New year! Eternity? Whatever.

As we contemplate a new year why not pause a moment to ponder all the forever and ever years of eternity?  Punch has some suggestions for a rarely considered Aussie ‘BBQ stopper’: “What do you think happens when we die?”

If life is like driving down a straight road, most people would consider death to be a sharp right-hand turn at the end of the road. Everyone goes around the corner eventually – but what is around that corner? Is it good news or bad news?

Sure, you can use your imagination and hope that there’s a Krispy Kreme store selling delicious jam-filled, dentist-delighting donuts, but that store won’t be there just because you want it to be. It’s either there, or it’s not. And so surely, before you come around the corner, you want to be sure of what will be there – so you can prepare yourself appropriately.

If it’s a donut store, you want to prepare yourself by not having lunch. If it’s a flooded roadway, you want to start slowing down. If it’s a cliff, you want to slam on the brakes. So the next question is – is it possible to know what is around that corner before we get there? . . .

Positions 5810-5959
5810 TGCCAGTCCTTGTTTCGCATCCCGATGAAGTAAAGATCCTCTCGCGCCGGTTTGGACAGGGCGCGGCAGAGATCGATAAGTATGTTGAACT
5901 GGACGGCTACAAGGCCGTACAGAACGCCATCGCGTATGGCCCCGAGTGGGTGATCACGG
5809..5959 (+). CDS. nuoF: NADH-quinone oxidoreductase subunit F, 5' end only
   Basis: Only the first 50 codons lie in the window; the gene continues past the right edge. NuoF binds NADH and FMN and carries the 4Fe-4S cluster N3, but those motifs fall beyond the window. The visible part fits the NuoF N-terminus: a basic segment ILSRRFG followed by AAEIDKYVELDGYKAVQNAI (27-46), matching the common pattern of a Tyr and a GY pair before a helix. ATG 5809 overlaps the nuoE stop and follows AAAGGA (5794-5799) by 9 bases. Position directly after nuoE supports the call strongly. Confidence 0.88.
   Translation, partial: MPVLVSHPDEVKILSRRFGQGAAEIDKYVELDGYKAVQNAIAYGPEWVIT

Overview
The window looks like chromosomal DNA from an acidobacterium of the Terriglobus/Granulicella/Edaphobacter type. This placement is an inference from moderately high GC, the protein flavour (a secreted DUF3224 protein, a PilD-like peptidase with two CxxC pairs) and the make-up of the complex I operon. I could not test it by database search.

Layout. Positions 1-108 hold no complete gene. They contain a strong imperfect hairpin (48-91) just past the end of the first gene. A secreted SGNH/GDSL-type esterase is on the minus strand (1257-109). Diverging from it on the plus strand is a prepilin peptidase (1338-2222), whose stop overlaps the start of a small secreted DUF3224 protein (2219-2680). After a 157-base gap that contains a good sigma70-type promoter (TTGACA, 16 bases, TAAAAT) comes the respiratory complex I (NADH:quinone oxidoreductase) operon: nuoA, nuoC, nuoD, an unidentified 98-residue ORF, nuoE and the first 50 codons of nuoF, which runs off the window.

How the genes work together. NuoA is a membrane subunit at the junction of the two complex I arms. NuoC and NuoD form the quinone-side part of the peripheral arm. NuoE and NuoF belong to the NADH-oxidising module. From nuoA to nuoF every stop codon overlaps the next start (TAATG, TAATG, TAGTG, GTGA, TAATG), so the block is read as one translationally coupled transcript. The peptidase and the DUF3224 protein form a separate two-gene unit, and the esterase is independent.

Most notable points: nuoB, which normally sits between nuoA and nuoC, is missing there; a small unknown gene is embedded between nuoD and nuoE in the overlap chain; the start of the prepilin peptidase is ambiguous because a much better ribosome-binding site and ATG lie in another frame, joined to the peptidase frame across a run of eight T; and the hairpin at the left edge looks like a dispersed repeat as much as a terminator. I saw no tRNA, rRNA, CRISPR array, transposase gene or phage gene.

The Christian message isn’t a new message, and I can anticipate many objections to what I believe and why. My point isn’t to convince you to believe what I believe, nor to defend the Christian gospel in a couple of paragraphs.

No, my purpose is to urge you to work out what you do believe, and to make sure you’ve got some evidence and ultimately some confidence, to back up whatever that might be. Don’t go round that last corner blind-folded. The consequences are simply too great to just cross your fingers and hope for the best.

Article [with thanks to Andrew Reid], What do you think happens when we die?  and nearly 500 very varied comments when I last looked.

See, Mr Eternity – Book Review, here.


New year! Eternity? Whatever. — 2 Comments

  1. This issue is a difficult one. Is there any need to think about ‘after death’ at all since we enjoy the knowledge of salvation through Christ crucified.
    Each Sunday we affirm our belief in the resurrection of the dead and life everlasting. Is that belief enough, to me it is and the responsibility I have is to walk in the way on earth and that is difficult enough.
    I know others who see the next life a being something to worry about or conjecture over and respect them for their concern.
    I just find it difficult to be concerned about the issue, I prefer to have faith in Christ and his message and rely on Him to care for me.

  2. Andrew Reid commented, “I thought his emphasis on evidence and confidence was a good approach.”

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